The Good Book

Choreographer Rachel Erdos explores the connection between text and religious observance.

By ORI J. LENKINSKI
August 13, 2014 14:51
2 minute read.
Dance

Choreographer Rachel Erdos explores the connection between text and religious observance.. (photo credit: PR)

 
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In almost every setting that involves prayer, the number of books and pamphlets will easily outnumber the number of people in the room. Scripture is an almost inseparable part of religious practice.

At the start of the creative process for the Nehara Dance Company’s new evening Draft, which will premiere next week as part of the Suzanne Dellal Center’s Hot Dance Festival, choreographer Rachel Erdos wanted to explore the connection between text and paper to prayer and religious observance.

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Erdos had several questions about the subject in mind, such as: Is prayer a moment of personal reflection or a ritualistic recitation of text? Can reading words written by others allow for individual thought? For the four female dancers of the piece – Snunit Baraban, Leia Rose Weil, Tzipi Nir and Dalia Peretz – as well as Daniella Bloch, founder and director of the Nehara Dance Company, prayers are part of everyday life. As religiously observant Jewish women, the cast of Draft have years of firsthand experience with the texts that fill the Siddur.

Bloch founded the Nehara Dance Company in 2012 as an all-female troupe dedicated to presenting a platform for observant women to perform. As an aspiring dancer and later successful performer, Bloch often felt tension between her passion for dance and her religious practice. For years she tried to find a way to bring the two sides of herself together. Then she attended a performance by Ensemble Ka’et, an allmale religious company based in Jerusalem, and was inspired to create a female version of the idea.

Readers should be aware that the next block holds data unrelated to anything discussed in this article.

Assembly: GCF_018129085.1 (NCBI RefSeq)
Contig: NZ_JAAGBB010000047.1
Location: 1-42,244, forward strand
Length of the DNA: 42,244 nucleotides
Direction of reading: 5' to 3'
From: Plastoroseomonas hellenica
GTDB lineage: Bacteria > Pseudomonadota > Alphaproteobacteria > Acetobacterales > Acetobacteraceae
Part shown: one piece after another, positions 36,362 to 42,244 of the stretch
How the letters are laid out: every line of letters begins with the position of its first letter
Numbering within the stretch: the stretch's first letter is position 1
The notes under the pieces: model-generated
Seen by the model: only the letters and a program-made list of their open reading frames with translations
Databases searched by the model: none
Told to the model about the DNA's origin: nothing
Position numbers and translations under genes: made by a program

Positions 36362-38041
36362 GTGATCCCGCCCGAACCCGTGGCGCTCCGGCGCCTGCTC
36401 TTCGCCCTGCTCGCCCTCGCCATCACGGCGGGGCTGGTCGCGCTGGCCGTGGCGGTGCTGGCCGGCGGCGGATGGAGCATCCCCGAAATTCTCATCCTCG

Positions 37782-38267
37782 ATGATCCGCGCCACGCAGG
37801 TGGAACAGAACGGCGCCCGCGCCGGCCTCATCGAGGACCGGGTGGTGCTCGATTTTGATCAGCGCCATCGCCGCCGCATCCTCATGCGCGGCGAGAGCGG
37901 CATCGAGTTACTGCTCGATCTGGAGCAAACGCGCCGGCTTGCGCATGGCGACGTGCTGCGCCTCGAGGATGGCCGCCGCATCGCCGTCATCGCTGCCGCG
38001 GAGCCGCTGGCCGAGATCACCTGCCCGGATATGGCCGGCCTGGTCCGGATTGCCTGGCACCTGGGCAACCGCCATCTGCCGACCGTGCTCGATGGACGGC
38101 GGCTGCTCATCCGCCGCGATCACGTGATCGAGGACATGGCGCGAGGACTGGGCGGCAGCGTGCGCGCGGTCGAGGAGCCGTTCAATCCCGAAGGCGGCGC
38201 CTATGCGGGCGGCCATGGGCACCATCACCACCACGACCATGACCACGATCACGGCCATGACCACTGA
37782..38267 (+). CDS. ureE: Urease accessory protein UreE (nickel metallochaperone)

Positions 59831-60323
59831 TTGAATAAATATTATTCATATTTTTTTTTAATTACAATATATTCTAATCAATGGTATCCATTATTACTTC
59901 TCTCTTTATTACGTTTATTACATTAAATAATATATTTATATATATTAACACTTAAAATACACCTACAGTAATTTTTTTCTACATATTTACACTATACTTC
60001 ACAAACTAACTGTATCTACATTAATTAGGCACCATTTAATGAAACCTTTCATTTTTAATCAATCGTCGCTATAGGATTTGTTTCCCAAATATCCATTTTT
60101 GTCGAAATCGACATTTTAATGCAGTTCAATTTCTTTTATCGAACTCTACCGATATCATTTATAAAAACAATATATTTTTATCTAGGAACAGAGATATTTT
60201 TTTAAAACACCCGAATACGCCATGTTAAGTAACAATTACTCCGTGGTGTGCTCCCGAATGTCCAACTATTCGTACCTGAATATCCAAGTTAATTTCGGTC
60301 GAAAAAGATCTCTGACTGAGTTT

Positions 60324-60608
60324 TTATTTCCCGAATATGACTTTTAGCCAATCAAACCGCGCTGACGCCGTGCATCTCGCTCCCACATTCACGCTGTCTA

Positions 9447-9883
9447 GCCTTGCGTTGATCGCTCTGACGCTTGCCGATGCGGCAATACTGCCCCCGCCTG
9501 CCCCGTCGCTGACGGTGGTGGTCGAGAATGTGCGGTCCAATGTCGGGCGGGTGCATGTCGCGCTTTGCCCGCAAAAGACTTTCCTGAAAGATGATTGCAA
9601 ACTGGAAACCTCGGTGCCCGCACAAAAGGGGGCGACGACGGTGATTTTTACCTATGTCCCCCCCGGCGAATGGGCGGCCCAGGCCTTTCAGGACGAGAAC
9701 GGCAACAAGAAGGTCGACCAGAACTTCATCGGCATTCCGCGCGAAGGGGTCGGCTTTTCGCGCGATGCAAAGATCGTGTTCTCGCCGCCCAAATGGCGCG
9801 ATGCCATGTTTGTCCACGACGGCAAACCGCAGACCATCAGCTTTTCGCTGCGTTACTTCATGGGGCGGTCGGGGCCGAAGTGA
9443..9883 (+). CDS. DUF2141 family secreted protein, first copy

Nehara functions as a repertory company. Erdos is the third female choreographer to contribute to the troupe’s works following Tami Itzhaki and Sonia D’Orleans Juste.

To begin their creative journey together, Erdos got down to the basics of text – paper. She entered the dance studio every morning toting packages of A4 paper. The first few days of rehearsal passed in a blur of blank sheets and the sound of crinkling. The material served as fodder for attempts at origami, draft boards for poems and countless paper airplanes. The four dancers of the piece each found her own way of relating to the paper. While one dancer hopped from one sheet to the next in a kind of hopscotch pattern, another perched small birds on her toes, trying to keep them all in place as she moved across the room.

From the investigation of the many forms that paper can take on, the process progressed to the union of togetherness and personal space during prayer. While wishes and words of thanks may be uttered in the heart at any time of day or night, we often convene in order to reach out to a higher power. For observant Jewish women, religious services offer an opportunity to be together, away from members of the opposite sex. This sense of community is echoed throughout the work.

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For Draft, Erdos called on longtime collaborator Alberto Schwartz to compose an original score. And they invited singer Sharon Rotter to join the dancers on stage. Costumes by Rosalind Noctor complete the picture beautifully, lending a unifying fabric to the many paper elements on stage.

Draft will premiere at the Hot Dance Festival in Tel Aviv on August 19 at 9 p.m. For more information, visit www.suzannedellal.org.il.

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